Anecdotes from times now past



Edited by Haruo Shirane and translated by Burton Watson (New York: Columbia University Press, 2010, 160 pp., $22.50, paperback)

Ancient texts from Japan are always a pleasure to read. They are filled with some of most fanciful stories available to readers, and provide enchanting tales similar to those in Western folklore. Burton Watson and Haruo Shirane are both knowledgeable scholars and translators of ancient Japanese texts, and are effective in their cherry-picking of the finest stories from classics such as the “Nihon Ryoiki” and the “Konjaku Monogatari Shu.”

While most of these works have already been translated, this collection is shorter and sweet. Watson identifies the basics and essence of the various collections preface to the stories, giving readers a chance to better understand them contained within and how they represent the larger collection they are pulled from. This allows readers to not only enjoy the texts, but find a deeper understanding of these collections.

The quality of the translations itself are fine, and footnotes notify readers of any issue with misinterpretation or omission — with works from more than a millennia ago, entire books have been reportedly lost to time in some cases.

While the book is academic in nature, it falls short of indepth analysis in favor of a lay audience. The stories chosen for the collection are entertaining, and provide a glimpse into the role of Buddhism in the development of Japanese literature, as well as smaller sections on secular writings.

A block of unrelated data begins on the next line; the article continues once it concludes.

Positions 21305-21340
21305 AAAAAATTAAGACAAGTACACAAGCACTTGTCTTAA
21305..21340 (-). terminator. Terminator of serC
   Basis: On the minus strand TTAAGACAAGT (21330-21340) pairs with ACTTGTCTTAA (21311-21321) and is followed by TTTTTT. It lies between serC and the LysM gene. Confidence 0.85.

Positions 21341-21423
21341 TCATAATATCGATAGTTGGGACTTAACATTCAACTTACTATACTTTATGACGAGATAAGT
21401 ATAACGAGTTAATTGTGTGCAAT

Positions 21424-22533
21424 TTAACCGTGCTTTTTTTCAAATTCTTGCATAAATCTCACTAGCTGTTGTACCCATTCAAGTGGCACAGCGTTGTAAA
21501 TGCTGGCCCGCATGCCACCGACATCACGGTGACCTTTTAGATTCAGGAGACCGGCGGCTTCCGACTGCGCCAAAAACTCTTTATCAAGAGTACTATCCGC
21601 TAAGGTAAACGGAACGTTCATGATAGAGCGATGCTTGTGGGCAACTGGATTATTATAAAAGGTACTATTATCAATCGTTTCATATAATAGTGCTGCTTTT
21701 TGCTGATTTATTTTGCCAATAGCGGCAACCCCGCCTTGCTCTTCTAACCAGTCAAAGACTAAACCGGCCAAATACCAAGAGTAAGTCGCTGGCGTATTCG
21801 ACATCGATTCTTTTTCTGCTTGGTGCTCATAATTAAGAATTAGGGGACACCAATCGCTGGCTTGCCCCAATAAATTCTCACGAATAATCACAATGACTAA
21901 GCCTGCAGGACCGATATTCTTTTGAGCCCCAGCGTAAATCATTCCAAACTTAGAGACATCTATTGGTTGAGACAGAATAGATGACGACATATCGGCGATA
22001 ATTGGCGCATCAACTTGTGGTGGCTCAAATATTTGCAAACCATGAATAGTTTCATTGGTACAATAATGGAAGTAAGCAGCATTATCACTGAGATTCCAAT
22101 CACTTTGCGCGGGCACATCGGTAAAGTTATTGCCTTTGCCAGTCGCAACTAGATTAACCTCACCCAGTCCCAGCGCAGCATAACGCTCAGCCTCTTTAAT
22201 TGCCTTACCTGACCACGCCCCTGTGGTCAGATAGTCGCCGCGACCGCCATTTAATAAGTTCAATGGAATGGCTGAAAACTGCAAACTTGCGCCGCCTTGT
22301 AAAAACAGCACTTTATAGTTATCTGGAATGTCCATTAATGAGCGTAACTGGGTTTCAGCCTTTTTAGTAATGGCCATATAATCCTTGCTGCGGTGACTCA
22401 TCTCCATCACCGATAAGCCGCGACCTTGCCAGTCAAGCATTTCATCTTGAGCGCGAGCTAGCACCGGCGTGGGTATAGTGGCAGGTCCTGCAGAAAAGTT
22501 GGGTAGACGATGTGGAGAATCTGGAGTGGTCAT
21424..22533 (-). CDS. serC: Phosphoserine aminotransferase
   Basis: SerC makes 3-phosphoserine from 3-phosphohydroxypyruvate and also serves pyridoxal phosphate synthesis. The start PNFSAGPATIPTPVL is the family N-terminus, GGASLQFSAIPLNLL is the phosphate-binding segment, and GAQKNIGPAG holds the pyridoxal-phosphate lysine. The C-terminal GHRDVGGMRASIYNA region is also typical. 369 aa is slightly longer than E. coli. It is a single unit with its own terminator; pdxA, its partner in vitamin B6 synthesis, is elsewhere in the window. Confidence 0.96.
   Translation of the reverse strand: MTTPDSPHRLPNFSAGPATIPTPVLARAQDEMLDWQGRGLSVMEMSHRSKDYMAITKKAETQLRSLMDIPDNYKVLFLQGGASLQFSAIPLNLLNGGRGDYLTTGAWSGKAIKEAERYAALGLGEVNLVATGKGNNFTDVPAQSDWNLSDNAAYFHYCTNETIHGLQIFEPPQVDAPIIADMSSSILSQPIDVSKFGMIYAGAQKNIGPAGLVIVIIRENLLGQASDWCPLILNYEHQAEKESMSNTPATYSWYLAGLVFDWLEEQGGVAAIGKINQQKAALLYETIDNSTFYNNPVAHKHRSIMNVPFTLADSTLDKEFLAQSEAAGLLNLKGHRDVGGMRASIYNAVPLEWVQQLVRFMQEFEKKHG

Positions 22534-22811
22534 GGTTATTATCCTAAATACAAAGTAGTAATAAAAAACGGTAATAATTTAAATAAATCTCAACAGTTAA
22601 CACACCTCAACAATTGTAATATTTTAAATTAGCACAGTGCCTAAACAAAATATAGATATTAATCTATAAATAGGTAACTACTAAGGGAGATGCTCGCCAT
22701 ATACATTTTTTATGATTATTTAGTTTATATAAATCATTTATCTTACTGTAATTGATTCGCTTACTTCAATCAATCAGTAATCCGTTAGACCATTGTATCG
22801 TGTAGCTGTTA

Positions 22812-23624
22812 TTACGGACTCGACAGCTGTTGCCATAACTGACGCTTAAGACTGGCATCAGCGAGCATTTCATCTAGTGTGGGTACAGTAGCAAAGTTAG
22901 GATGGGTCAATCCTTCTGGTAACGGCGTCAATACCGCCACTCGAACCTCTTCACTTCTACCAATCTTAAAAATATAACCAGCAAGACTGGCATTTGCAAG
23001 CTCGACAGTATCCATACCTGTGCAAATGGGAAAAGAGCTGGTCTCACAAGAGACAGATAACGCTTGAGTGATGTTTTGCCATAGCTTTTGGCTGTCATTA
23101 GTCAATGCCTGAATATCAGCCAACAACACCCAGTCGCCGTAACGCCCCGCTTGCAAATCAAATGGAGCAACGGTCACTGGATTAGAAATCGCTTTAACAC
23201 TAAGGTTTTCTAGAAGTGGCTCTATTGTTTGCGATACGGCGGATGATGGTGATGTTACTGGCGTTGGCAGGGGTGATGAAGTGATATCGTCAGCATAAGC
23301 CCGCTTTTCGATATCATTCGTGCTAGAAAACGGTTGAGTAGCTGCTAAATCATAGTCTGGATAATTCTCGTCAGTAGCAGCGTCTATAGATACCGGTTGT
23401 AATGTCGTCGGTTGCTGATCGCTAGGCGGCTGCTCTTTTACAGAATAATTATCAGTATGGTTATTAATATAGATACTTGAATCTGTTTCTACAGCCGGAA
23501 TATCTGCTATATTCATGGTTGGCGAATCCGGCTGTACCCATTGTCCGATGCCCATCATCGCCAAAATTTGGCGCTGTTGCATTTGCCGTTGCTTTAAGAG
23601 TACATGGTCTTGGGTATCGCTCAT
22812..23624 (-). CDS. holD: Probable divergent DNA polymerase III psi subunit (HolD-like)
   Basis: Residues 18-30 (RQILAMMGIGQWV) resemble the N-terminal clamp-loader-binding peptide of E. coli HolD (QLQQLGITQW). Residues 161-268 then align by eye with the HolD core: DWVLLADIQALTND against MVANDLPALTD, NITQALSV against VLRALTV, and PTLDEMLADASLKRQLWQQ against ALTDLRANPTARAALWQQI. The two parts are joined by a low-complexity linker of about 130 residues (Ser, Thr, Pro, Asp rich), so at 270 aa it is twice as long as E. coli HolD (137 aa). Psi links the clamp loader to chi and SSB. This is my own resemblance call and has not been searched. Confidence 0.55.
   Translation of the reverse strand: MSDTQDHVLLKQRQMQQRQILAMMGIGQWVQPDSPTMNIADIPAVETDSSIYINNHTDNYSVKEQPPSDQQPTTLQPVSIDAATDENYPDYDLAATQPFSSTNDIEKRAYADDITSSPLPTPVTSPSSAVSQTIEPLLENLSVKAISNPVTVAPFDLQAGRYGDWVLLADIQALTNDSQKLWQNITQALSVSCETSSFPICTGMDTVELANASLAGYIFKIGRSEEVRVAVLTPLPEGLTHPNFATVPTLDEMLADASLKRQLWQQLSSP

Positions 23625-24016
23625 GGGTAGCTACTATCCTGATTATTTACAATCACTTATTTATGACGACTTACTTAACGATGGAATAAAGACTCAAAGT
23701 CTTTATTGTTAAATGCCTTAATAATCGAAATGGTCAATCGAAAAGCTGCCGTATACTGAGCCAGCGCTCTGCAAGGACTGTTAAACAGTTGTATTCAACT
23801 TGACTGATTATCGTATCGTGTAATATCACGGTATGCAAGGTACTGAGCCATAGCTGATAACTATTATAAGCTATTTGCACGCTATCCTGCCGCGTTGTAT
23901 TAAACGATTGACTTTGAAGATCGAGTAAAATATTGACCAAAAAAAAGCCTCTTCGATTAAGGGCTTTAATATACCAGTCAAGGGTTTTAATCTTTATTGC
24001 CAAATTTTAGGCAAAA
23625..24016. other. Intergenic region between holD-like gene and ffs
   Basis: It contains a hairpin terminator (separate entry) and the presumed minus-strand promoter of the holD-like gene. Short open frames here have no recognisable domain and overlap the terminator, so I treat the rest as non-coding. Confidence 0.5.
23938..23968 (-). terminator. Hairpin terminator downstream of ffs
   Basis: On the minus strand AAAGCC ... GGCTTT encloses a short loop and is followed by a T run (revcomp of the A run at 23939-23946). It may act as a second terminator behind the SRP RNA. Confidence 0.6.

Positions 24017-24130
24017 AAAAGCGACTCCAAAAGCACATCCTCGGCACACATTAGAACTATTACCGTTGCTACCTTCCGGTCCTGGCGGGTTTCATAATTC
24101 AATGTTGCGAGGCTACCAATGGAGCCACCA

The breadth of topics covered and translated provides a broad view of these collections without requiring a tome the size of a dictionary. Works, such as those from the “Konjaku Monogatari Shu” (“Tales of Time Now Past”), provide a simple look into the whole collection and give a few representative stories. These works cover Indian, Chinese, and Japanese Buddhist anecdotes, but also those of secular life in Japan and history in China.

Combined with a broad coverage of literature from Japan’s ancient times to the very beginning of the medieval Kamakura era, the pieces cover the breadth of Buddhism’s introduction to early Japanese society.

The broadness of the analysis, however, does not forget to mention commoners and the anecdotes provide a scope in understanding Buddhism as it was not only discussed among nobles, but most likely taught to commoners.

While “The Demon at Agi Bridge” is no authoritative reference book to the collections it represents for scholars, it is a simple and fun reader for those new and interested in finding out more about Japan’s oldest tales.

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